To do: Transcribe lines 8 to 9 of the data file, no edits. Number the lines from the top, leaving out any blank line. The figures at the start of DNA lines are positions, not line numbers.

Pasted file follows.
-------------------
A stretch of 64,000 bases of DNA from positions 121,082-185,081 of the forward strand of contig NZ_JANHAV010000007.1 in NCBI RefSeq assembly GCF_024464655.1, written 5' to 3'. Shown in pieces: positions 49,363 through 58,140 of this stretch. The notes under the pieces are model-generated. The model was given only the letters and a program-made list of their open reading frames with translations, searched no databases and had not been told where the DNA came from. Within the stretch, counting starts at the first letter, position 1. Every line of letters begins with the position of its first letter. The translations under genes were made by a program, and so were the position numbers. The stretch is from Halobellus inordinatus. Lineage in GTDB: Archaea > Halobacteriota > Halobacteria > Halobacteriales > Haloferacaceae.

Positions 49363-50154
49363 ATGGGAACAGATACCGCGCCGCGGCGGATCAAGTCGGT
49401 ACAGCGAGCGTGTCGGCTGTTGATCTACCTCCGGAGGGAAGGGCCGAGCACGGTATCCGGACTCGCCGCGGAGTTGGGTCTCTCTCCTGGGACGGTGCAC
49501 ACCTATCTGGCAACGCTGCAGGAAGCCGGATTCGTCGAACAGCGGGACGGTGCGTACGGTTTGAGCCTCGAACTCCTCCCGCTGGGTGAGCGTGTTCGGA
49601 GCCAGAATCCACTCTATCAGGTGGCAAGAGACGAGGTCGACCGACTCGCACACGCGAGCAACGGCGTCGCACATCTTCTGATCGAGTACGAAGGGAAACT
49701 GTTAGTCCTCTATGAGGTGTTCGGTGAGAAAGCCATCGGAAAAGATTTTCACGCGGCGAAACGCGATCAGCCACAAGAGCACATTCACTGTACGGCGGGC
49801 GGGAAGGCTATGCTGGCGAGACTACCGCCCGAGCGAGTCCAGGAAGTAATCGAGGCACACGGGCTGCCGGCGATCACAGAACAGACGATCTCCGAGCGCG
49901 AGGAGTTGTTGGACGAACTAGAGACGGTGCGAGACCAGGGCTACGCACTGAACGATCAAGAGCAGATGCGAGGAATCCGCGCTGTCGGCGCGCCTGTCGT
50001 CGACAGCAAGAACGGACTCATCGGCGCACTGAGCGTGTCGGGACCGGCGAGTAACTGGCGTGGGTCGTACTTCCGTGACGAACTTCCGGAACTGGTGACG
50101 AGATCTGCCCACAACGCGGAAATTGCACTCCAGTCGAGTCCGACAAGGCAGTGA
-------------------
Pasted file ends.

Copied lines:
49801 GGGAAGGCTATGCTGGCGAGACTACCGCCCGAGCGAGTCCAGGAAGTAATCGAGGCACACGGGCTGCCGGCGATCACAGAACAGACGATCTCCGAGCGCG
49901 AGGAGTTGTTGGACGAACTAGAGACGGTGCGAGACCAGGGCTACGCACTGAACGATCAAGAGCAGATGCGAGGAATCCGCGCTGTCGGCGCGCCTGTCGT